Wall Street investors fell in love with streaming and companies around the world invested billions of dollars to launch competing streaming services. Rivals like Amazon, Apple, and Disney have benefited from those costly trials and tests that Netflix endured, and they got a free quick-start to fast money. Now they are strong enough to fight.
The streaming wars start in 2023
The lockdown set the stage for stay-home life in 2019. Before that, it had taken Netflix ten years to reach 100 million subscribers. And then, in 2020, it acquired 36 million in a single year. When Disney+ launched at the end of 2019, it was perfect timing, eventually acquiring 100 million subscribers in just 16 months. It was a huge success. Investors believed that Disney+ was the perfect lockdown companion, and share prices rocketed 30%. That was the streaming boom. Now comes the reality. In 2022, the operating income loss at Disney was a staggering $1.1 billion. But Disney was not the only disaster.
Netflix shares fell by 60% last year and investors lost interest after seeing subscribers numbers dry up. Netflix once had a potential market of 800 million households, but now has a market of 220 million. Despite its huge spending, Netflix is not able to keep its customers loyal, with many unsubscribing after the most recent releases were met with negative publicity.
Apple no longer offers a free year of streaming service with the purchase of an Apple device. There are no show or movie releases with major weight coming out in 2023… yet, which is definitely going to affect subscriptions and revenue. In addition, last year’s 40% price hike didn’t go well with the subscribers. Running a simple web search of “apple TV subscription” reveals 30% of results now show “how to cancel Apple TV.” So, streaming companies suffered massive losses, and the viewer market cap is finally established. Let the battle commence.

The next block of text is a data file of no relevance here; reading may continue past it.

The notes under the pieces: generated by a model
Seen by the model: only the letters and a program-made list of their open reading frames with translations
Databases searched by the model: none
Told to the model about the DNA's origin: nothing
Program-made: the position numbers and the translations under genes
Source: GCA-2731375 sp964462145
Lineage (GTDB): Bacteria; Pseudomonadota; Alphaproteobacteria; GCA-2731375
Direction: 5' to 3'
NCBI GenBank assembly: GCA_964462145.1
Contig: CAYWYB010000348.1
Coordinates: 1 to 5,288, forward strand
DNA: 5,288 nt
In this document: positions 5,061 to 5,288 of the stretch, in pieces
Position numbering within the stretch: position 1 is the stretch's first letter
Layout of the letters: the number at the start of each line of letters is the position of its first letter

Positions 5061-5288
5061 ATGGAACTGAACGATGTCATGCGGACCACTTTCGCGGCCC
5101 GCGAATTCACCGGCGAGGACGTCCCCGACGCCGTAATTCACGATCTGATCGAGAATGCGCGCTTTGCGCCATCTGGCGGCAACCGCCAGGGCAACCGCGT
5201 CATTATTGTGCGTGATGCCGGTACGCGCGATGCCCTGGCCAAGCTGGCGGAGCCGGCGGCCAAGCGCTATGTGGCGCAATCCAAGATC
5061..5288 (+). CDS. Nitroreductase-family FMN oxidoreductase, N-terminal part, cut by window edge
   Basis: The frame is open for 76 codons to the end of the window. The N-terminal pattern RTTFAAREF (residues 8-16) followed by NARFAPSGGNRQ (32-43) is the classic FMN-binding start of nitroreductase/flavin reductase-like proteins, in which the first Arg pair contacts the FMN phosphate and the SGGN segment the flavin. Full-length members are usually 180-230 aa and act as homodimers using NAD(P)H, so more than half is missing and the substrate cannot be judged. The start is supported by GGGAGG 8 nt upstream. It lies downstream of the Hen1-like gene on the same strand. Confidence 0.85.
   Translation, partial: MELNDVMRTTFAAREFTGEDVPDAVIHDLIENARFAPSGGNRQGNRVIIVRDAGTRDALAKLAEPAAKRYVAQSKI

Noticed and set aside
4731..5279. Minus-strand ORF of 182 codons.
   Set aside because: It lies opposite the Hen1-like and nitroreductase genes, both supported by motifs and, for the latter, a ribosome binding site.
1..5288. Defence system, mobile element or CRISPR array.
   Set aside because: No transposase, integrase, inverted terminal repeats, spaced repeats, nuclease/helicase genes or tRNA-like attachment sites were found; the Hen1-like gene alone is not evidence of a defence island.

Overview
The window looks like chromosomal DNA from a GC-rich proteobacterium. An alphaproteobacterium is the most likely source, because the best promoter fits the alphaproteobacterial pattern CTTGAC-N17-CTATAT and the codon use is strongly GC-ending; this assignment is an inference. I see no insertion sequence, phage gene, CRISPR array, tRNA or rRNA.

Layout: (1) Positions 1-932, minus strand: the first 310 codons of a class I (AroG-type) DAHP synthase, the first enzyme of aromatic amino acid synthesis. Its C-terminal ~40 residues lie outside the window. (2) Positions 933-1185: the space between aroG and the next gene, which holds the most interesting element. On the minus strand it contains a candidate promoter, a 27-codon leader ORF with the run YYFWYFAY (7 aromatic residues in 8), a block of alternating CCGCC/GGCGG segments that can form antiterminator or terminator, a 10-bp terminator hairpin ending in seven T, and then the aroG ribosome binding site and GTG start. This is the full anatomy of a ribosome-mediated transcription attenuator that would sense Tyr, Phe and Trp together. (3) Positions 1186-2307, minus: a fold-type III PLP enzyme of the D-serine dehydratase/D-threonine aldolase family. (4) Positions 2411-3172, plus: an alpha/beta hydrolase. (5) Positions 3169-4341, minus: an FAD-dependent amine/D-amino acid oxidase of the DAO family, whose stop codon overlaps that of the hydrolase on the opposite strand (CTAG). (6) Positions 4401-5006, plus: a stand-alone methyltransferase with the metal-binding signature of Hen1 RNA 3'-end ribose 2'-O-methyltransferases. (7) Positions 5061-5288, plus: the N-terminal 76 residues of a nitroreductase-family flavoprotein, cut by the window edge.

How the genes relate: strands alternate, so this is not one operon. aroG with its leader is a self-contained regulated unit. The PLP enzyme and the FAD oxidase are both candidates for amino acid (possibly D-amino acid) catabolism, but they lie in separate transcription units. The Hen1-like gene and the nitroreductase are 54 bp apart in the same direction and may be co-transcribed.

Trading the streaming evolution
Content remains the best way to attract and keep loyal subscribers, and streaming companies heavily rely on blockbuster releases. Netflix plans to build a franchise around its popular Squid Game show among others, a dedicated $19 billion spend for 2023. Disney will spend a whopping $33 billion on content, including ESPN, Marvel, Pixar, and Star Wars. Wall Street is looking at balance sheets and focusing on revenue — and they don’t like the disturbing trends.
To trade AAPL, NFLX, and AMZN, you’d be wise to watch more than the charts and economic releases. Follow the TV and movie releases on Apple TV, Netflix, and Amazon Prime Video. The big budget releases are the key factors to focus on.
How much did the release cost to create? Are the subscribers watching the TV shows after the 3rd episode? Are the reviewers celebrating the new content, or are they reporting flops? When a company releases a rotten tomato, investors get cold feet, general sentiment turns bearish, and the charts often reflect the failure with little delay. Quarterly revenue reports that follow will also reflect the content performance and further influence prices. If the streaming company is putting out low-quality content, the charts will react. If you're going to trade streaming companies, turn on the TV and see what’s on.